Love it. Hate it.
Tear it down or recreate it.
The decaying, outdated and unused Astrodome is one of Houston’s greatest cultural and architectural landmarks. The fact that $105 million now will be used to renovate the former home of the Astros and Oilers – the money finally greenlighted after years of public arguments and following the destruction from Hurricane Harvey – is also very Houston.
City staff has unveiled a third version of Austin’s land development code, touting its ease of use and preservation of neighborhood character. City Council launched the rewrite of the Austin land development code, known as CodeNEXT, in 2013 after a series of messy battles over large-scale development. Consultants who presented the newest version of the code to council Tuesday morning talked about how the latest zoning maps reflect the character of existing neighborhood plans; incorporate the Imagine Austin goals of growth along Austin’s major corridors; and consolidate three decades of policy decisions.
Read more at: https://www.bisnow.com/austin-san-antonio/news/commercial-real-estate/is-third-time-the-charm-for-codenext-84996?utm_source=CopyShare&utm_medium=Browser
The end of 2017 wrapped up with a bang. Due in no small part to Toyota and JPMorgan Chase occupying more than 3 million square feet of build-to-suit projects in Plano’s Legacy, Dallas-Fort Worth ended the year at 5.2 million square feet of positive absorption—the market’s highest annual number since the recession. More importantly, the end of 2017 saw our 23rd straight quarter of positive absorption, a streak that began in the second quarter of 2012.
Read more at dmagazine.com
Houston bucked the national trend for new commercial and multifamily construction projects in 2017, a report showed.
The value of commercial and apartment construction projects started in the Houston area in 2017 held steady at $3.9 billion after experiencing a big drop in 2016, Dodge Data & Analytics reported.
Seven of the top 12 markets showed declines, including the biggest markets of New York, Los Angeles, Dallas and Washington, D.C. The San Francisco, Atlanta and Philadelphia areas experienced double-digit gains in the value of construction starts, while Seattle was unchanged along with Houston.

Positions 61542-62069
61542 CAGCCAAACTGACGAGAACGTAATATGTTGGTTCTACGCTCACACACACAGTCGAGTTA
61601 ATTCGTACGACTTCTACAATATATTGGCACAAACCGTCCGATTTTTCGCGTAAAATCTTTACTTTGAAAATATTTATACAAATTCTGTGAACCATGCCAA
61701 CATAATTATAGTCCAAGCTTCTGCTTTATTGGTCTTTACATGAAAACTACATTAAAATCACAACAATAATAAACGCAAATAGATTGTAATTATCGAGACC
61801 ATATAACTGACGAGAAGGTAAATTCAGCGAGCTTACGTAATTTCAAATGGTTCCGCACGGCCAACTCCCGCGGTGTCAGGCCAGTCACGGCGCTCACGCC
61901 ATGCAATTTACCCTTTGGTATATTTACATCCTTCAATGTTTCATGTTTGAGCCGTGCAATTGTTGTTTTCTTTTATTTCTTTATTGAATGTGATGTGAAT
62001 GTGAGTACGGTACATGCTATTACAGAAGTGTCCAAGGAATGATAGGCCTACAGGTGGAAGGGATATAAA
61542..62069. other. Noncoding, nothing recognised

Dodge Data & Analytics tracked office buildings, stores, hotels, warehouses, commercial garages and multifamily housing in the report.
Although The Woodlands area holds the reputation of being a retail destination in the Greater Houston area, local experts say the area’s retail rental rates remain on par with those of neighboring communities, while local business owners say the rental rates can be discouraging to small businesses.
In 2017, The Woodlands’ average retail rental rate was $21.76 per square foot—making the community the 13th most expensive retail rental market in the Greater Houston area, according to data compiled by J. Beard Real Estate Company’s research department through third-party data providers.
Compared with similar Greater Houston area markets, retail in The Woodlands is more expensive than Cy-Fair, at $21.21 per square foot; Spring-Klein, at $18.98; and Sugar Land-Missouri City, at $18.34, according to data compiled by Caldwell Companies.
Read more at communityimpact.com
The evolution of the real estate market is unstoppable with new trends emerging every year. As the economy shifts into an even higher gear, with more consumers making plans to own homes, there is a lot you can expect. Compared to 2017 and other past years, you can expect 2018 to take you on a long ride in real estate as highlighted by Realtor.com.
Some of the main housing and real estate trends include:
Supply meets demand
From market analysis and after about three years of crushing shortages in homes for sale, especially homes within the consumers’ budgets, predictions for 2018 show that buyers will gain more control over the market as housing supply finally catches up with the buyers’ demands.
Read more at realtybiznews.com